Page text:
Vasos sanguíneos detectados por espectrometria de massa em fóssil de dinossauro de 80 milhões de anos

terça-feira, dezembro 01, 2015

Mass Spectrometry and Antibody-Based Characterization of Blood Vessels from Brachylophosaurus canadensis

Timothy P. Cleland*†, Elena R. Schroeter‡, Leonid Zamdborg§, Wenxia Zheng‡, Ji Eun Lee§∥, John C. Tran⊥, Marshall Bern#, Michael B. Duncan∇○, Valerie S. Lebleu∇○◆, Dorothy R. Ahlf⊥, Paul M. Thomas⊥, Raghu Kalluri∇○◆¶, Neil L. Kelleher⊥, and Mary H. Schweitzer‡□

†Marine, Earth and Atmospheric Sciences, ‡Department of Biological Sciences, North Carolina State University, Raleigh, North Carolina 27695, United States

§ Department of Chemistry, University of Illinois, Urbana, Illinois 61801, United States

∥ Center for Theragnosis, Biomedical Research Institute, Korea Institute of Science and Technology, Hwarang-ro 14-gil 5, Seongbuk-gu, Seoul 136-791, Republic of Korea

⊥ Departments of Chemistry, Molecular Biosciences and the Proteomics Center of Excellence, Northwestern University, Evanston, Illinois 60208, United States

# Protein Metrics, San Carlos, California 94070, United States

∇ Division of Matrix Biology, Beth Israel Deaconess Medical Center, Boston, Massachusetts 02115, United States

○ Department of Medicine, Harvard Medical School, Boston, Massachusetts 02115, United States

◆ Department of Cancer Biology, Metastasis Research Center, University of Texas MD Anderson Cancer Center, Houston, Texas 77054, United States

¶ Department of Biological Chemistry and Molecular Pharmacology and Harvard-MIT Division of Health Sciences and Technology, Harvard University, Cambridge, Massachusetts 02139, United States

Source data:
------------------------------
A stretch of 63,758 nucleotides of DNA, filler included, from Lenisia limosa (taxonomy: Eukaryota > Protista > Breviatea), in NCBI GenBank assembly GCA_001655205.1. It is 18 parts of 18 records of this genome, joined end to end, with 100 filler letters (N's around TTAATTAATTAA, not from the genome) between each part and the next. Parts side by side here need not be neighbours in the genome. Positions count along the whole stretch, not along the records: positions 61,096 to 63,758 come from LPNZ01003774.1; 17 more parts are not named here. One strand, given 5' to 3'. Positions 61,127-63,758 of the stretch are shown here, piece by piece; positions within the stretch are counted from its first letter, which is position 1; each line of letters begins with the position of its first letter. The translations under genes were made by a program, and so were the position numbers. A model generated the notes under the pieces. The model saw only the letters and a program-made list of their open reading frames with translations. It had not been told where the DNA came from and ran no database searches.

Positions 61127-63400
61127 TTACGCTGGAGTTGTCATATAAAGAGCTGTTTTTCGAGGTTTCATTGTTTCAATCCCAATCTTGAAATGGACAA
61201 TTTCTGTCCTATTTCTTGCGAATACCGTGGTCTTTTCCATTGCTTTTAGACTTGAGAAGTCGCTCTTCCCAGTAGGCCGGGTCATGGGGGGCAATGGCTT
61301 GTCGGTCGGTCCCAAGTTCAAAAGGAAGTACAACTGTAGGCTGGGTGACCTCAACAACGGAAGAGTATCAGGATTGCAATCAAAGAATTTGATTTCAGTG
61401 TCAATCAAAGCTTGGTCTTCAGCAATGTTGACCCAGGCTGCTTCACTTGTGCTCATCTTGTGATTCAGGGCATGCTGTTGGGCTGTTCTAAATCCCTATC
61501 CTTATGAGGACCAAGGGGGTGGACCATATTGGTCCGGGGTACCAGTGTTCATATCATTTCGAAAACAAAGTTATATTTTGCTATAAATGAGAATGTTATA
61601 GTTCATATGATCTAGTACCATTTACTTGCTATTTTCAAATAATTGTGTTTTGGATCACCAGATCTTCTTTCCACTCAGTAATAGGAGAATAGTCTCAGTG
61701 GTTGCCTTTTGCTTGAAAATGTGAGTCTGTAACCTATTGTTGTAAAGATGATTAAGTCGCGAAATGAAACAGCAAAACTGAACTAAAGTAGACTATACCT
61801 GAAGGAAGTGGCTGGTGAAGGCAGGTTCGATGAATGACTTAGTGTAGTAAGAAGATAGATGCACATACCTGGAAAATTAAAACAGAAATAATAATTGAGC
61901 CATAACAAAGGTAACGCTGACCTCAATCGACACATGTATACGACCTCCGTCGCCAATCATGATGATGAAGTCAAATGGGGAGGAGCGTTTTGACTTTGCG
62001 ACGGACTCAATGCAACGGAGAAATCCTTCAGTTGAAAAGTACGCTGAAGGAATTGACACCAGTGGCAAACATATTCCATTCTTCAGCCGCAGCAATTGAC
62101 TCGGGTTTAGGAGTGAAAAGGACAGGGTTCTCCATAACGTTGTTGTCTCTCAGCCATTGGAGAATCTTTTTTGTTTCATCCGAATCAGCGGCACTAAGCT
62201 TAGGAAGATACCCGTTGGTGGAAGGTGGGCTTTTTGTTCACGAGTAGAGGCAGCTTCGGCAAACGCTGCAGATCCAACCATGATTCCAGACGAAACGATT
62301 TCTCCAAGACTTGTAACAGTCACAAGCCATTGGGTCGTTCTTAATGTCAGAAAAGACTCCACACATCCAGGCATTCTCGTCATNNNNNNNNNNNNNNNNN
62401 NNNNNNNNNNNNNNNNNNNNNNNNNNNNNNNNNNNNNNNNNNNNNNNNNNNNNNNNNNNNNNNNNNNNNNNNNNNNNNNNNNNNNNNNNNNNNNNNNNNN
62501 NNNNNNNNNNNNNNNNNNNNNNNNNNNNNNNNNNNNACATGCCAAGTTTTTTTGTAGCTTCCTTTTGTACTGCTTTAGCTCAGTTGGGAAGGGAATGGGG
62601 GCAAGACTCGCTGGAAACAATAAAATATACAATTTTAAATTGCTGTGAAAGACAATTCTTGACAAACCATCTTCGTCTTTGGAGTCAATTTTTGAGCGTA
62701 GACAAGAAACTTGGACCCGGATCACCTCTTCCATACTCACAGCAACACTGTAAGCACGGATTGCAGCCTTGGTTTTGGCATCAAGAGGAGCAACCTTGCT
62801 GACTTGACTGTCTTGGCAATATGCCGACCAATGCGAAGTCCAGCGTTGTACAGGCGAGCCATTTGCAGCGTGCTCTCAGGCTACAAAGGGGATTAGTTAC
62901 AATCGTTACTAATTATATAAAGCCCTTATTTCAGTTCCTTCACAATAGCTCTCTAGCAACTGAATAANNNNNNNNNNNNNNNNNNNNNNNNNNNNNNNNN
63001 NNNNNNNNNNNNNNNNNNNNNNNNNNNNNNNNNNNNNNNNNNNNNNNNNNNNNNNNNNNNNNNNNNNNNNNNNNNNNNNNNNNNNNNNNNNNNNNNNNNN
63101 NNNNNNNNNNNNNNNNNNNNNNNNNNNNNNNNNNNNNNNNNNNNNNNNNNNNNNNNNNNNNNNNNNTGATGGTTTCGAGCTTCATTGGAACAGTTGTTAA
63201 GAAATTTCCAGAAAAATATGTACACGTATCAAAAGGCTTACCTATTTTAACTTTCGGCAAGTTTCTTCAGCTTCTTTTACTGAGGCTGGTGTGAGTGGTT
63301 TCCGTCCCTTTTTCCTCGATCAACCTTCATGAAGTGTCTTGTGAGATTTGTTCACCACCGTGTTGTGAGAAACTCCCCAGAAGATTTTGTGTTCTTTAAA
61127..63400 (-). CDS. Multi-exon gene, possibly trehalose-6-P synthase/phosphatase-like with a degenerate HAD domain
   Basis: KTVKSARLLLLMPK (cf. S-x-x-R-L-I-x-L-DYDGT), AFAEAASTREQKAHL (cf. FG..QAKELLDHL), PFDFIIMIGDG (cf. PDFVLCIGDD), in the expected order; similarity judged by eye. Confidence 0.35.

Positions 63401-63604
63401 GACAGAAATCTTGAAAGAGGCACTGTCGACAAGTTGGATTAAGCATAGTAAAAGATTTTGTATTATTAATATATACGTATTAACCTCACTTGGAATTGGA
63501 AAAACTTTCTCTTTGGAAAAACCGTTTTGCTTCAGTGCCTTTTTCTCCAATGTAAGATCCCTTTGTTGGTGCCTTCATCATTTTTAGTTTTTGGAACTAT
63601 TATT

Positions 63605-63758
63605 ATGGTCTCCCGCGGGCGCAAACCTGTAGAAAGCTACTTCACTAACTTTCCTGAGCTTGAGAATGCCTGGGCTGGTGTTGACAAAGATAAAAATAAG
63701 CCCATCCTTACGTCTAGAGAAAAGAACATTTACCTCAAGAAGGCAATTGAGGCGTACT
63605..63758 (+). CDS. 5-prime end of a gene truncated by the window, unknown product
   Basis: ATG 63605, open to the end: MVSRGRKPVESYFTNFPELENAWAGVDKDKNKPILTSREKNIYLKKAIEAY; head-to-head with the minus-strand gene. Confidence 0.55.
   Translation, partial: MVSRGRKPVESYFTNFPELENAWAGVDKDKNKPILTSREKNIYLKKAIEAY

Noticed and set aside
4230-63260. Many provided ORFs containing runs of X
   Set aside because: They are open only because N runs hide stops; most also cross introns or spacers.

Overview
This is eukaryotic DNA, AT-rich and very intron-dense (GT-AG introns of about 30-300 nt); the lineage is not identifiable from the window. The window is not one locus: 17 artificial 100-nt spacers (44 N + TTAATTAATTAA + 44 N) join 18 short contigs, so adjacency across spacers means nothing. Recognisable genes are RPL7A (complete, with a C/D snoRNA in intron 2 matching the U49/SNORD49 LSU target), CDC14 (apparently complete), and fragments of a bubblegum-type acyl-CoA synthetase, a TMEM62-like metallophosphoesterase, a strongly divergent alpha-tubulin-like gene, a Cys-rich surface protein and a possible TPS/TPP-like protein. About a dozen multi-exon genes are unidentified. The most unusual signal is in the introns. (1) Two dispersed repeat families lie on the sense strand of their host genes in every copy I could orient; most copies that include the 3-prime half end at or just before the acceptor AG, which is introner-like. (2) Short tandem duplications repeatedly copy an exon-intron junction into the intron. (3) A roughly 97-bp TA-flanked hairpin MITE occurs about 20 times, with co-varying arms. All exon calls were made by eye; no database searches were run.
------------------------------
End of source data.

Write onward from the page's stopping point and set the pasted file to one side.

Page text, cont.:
□ North Carolina Museum of Natural Sciences, Raleigh, North Carolina 27601, United States

J. Proteome Res., Article ASAP

DOI: 10.1021/acs.jproteome.5b00675

Publication Date (Web): November 23, 2015

Copyright © 2015 American Chemical Society

*E-mail: Phone: +1-919-515-7838.


Structures similar to blood vessels in location, morphology, flexibility, and transparency have been recovered after demineralization of multiple dinosaur cortical bone fragments from multiple specimens, some of which are as old as 80 Ma. These structures were hypothesized to be either endogenous to the bone (i.e., of vascular origin) or the result of biofilm colonizing the empty osteonal network after degradation of original organic components. Here, we test the hypothesis that these structures are endogenous and thus retain proteins in common with extant archosaur blood vessels that can be detected with high-resolution mass spectrometry and confirmed by immunofluorescence. Two lines of evidence support this hypothesis. First, peptide sequencing of Brachylophosaurus canadensis blood vessel extracts is consistent with peptides comprising extant archosaurian blood vessels and is not consistent with a bacterial, cellular slime mold, or fungal origin. Second, proteins identified by mass spectrometry can be localized to the tissues using antibodies specific to these proteins, validating their identity. Data are available via ProteomeXchange with identifier PXD001738.

Keywords: Brachylophosaurus canadensis; blood vessels; dinosaur; cytoskeleton; actin; tubulin; myosin; tropomyosin; taphonomy; preservation

Subscription or payment needed/Requer assinatura ou pagamento: Journal of Proteome Research